FreeMarkets, Inc. (Nasdaq: FMKT)fell US$5.69 to $21 in the first few minutes of trading Tuesday, even afterthe company reported better-than-expected results for the fourth quarter.
Reports said the company’s auction volume, while strong, was below earlier estimates, as a slowing economy hurt the industrial companies that use FreeMarkets’ services. Analysts at Goldman Sachs and Merrill Lynch reportedly downgraded the company’s stock following the quarterly results, which were released after the close of trading Monday.
FreeMarkets, which operates online marketplaces for businesses, said revenuefor the quarter rose 340 percent from a year earlier to $34.5 million, whilegross margins advanced from 39 percent to 50 percent.
The company posted aloss before extraordinary items of $10.4 million, or 27 cents per share, which was 4 cents better than analysts had expected. A year earlier, the loss beforeitems also totaled 27 cents per share.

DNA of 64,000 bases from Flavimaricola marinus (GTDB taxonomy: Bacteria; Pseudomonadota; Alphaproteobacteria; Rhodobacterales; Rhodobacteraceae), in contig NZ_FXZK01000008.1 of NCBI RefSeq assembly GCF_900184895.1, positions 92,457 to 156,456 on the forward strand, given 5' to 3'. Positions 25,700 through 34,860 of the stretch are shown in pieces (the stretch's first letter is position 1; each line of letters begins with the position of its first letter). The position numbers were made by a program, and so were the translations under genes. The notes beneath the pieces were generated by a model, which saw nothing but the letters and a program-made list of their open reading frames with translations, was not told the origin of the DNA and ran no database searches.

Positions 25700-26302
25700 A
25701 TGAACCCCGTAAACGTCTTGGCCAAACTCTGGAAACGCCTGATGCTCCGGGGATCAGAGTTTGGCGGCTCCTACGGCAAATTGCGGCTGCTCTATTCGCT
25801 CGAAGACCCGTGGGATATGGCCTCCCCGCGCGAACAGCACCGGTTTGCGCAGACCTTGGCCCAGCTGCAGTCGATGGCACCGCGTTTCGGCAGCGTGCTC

“FreeMarkets continues to gain strength, and our team continues to executeand scale our model,” said chief financial officer Joan Hooper. “I amparticularly proud of our ability to increase gross margins significantly.”
FreeMarkets said it conducted 2,432 auctions during the quarter, representing $3.5 billion worth of goods and services. There were 100 customers using the e-marketplace in the quarter, up from 34 in the year-earlier period.
The number of suppliers participating in FreeMarkets’ business-to-business (B2B) marketplace also rose to 9,300, with 2,300 new suppliers coming on board during thequarter.
In November, FreeMarkets announced a joint venture withMitsubishi. Under the terms of the deal, FreeMarkets owns a majority stake in the venture, with the Japanese trading company providing significant capital. The two companies plan to develop online marketplaces and related services for Japanese businesses.
FreeMarkets is based in Pittsburgh, Pennsylvania. Its services arecurrently available to companies in North and South America, as well as Europe andAsia.